Michael Greyeyes can dance, act, direct — now he's ready to show us he can debate on Canada Reads
The actor, dancer, director and choreographer will add 'Canada Reads panellist' to his resume March 27-30
The great Canadian book debate will take place on March 27-30. This year, we are looking for one book to shift your perspective.
The debates will take place live at 10:05 a.m. ET (that's an hour earlier than recent years!). You can tune in live or catch a replay on the platform of your choice. You can see all the broadcast details here.
An eerily prescient novel
Station Eleven is a dystopian novel that takes place on an Earth undone by disease, following the interconnected lives of several characters — actors, artists and those closest to them — before and after the plague. One travels the wasteland performing Shakespearean plays with a troupe, while another attempts to build community at an abandoned airport and another amasses followers for a dangerous cause.
St. John Mandel is a bestselling Canadian author currently living in New York and Los Angeles. Her other novels include The Glass Hotel, which was a finalist for the Scotiabank Giller Prize, and Sea of Tranquility which was one of two Canadian books on Barack Obama's list of favourite books of 2022.
"I thought that it would be a book set in the present day. I knew I wanted to write about the life of an actor. I was interested in the idea of what it means to devote your life to your art. I thought it would be a quiet, literary novel about an actor in present-day Canada ... but there was something else that I have really been wanting to write about for a while. And that was the awe that I feel at this world in which we find ourselves. You read the headlines and, of course, a lot of things about this world are absolutely unspeakable and appalling," St. John Mandel said in an interview with The Next Chapter in 2015.
I wanted to write about this extraordinary place and time in which we find ourselves. One way to write about something is to write about its absence.- Emily St. John Mandel
"We are surrounded by a level of infrastructure and technology that at any other point in human history would have seemed absolutely miraculous. I wanted to write about this extraordinary place and time in which we find ourselves. One way to write about something is to write about its absence. I was thinking about Station Eleven as a love letter to the modern world, written in the form of a requiem."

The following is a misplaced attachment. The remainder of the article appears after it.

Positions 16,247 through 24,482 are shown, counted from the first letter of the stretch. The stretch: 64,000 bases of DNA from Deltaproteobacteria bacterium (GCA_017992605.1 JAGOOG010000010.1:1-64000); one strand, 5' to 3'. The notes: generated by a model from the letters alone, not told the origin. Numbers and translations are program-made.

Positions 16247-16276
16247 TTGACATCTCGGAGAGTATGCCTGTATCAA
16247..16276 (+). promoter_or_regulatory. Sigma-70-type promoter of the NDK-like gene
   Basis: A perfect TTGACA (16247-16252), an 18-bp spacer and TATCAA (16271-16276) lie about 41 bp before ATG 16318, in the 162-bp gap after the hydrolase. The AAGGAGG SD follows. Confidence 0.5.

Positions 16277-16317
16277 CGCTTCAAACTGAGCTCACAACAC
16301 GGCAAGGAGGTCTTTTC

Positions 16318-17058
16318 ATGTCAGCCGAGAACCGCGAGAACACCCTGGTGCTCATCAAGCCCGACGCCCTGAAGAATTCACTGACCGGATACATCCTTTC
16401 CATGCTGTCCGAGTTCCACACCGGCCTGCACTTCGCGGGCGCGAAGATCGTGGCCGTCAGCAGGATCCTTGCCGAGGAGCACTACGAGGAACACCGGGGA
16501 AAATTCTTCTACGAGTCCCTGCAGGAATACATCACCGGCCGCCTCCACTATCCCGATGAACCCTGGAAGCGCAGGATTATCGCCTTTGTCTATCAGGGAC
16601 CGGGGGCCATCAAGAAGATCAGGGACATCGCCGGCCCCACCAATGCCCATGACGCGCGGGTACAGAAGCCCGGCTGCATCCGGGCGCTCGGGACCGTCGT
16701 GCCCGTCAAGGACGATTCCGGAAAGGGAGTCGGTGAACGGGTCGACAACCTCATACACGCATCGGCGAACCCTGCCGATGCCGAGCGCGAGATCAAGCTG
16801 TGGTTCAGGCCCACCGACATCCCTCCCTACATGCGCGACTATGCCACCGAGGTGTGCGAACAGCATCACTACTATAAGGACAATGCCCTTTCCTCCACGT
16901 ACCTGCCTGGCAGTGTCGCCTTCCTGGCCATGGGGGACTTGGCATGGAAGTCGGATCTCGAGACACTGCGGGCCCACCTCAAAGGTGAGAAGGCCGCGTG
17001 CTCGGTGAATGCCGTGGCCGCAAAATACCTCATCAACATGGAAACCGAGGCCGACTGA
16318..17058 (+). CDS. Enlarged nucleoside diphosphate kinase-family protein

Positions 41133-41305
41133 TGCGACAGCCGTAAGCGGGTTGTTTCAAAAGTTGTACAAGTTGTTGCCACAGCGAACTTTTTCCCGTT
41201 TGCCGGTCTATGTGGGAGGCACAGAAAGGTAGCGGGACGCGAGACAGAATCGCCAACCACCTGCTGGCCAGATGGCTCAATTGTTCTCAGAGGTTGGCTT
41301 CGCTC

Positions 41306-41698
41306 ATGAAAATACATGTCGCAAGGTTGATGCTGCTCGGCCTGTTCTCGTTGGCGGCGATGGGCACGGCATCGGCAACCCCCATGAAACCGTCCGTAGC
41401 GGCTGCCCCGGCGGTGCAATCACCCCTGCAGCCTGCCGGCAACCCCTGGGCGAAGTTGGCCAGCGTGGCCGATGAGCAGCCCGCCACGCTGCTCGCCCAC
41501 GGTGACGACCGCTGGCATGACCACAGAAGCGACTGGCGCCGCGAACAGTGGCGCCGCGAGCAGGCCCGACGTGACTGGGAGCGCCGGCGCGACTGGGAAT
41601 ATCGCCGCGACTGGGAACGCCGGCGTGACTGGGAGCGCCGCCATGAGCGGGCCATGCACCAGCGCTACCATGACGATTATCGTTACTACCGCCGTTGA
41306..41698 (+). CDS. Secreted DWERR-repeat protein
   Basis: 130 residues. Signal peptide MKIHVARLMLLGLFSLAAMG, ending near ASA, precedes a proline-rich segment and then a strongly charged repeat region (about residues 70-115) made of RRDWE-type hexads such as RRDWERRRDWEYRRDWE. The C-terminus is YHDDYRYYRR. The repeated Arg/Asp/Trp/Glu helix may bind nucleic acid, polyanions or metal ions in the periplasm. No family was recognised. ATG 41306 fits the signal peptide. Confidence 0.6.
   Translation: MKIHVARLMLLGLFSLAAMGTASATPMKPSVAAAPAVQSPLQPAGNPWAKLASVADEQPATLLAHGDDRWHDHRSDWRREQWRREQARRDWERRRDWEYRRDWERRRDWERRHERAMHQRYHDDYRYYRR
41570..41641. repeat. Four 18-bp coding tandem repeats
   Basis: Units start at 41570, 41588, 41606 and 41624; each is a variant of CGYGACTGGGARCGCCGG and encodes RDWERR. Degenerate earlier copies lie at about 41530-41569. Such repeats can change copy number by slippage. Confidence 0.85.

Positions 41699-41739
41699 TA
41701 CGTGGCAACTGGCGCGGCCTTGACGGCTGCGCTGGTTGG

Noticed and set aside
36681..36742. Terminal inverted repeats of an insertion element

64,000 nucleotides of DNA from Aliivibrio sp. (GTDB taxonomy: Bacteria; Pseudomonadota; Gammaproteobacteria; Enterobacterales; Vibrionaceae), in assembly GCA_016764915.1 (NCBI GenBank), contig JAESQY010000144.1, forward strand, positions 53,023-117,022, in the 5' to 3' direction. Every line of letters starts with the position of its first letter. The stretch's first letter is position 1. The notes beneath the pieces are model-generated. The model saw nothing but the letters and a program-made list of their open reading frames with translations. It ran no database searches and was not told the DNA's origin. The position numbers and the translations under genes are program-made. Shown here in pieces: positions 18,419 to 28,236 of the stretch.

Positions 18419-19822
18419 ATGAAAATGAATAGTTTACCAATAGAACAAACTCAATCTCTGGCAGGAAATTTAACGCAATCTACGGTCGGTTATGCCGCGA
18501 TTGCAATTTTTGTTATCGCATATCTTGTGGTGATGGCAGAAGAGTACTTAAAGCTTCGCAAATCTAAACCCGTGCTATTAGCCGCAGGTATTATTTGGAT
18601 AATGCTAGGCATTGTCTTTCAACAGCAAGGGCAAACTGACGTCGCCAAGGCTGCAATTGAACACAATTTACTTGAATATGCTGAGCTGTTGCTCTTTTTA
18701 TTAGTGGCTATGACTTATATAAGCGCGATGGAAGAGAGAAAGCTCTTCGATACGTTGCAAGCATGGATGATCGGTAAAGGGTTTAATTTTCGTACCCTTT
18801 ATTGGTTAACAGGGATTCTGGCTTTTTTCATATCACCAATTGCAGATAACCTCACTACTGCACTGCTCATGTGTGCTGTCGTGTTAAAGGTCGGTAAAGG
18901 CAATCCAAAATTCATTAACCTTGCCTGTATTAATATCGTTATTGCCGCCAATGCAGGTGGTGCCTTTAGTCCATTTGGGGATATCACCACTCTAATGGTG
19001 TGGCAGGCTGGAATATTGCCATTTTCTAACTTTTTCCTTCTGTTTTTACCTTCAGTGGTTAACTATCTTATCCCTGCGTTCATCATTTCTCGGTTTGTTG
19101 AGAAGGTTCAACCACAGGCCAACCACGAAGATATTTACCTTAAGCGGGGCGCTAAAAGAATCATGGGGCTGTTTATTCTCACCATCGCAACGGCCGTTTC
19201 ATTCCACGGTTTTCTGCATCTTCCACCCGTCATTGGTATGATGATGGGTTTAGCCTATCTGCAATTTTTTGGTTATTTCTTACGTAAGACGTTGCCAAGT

LISTEN | Emily St. John Mandel discusses Station Eleven with Shelagh Rogers:
Station Eleven got renewed attention in 2020 and 2021, thanks first to the COVID-19 global pandemic, then because of a critically acclaimed TV adaptation for HBO Max. It can be seen on Crave TV in Canada.
St. John Mandel, who was not involved in the making of the TV show, believes that the book and the adaptation got attention because of the fundamental message of joy and hope.
"What I've seen play out on social media is that people do seem to be finding it unexpectedly cathartic. I think what Patrick Somerville, the creator and showrunner of the Station Eleven series did, in a really impressive way, was retain the sense of joy and hope that I believe exists in the novel," Mandel told Tom Power on Q. "It is a hopeful story about life continuing after a pandemic."
LISTEN | Emily St. John Mandel on the TV adaptation of Station Eleven:
The 2014 requiem took on new relevance when COVID-19 hit. Mandel weathered the pandemic in New York City where she said it became "disorienting" watching what she had researched for a book become reality.
"It turns out it's one thing to travel around the U.S. giving a lecture that contains the line, 'there will always be another pandemic,' which I had been doing for years; it's something quite different to experience that reality," she said on The Next Chapter in February 2023.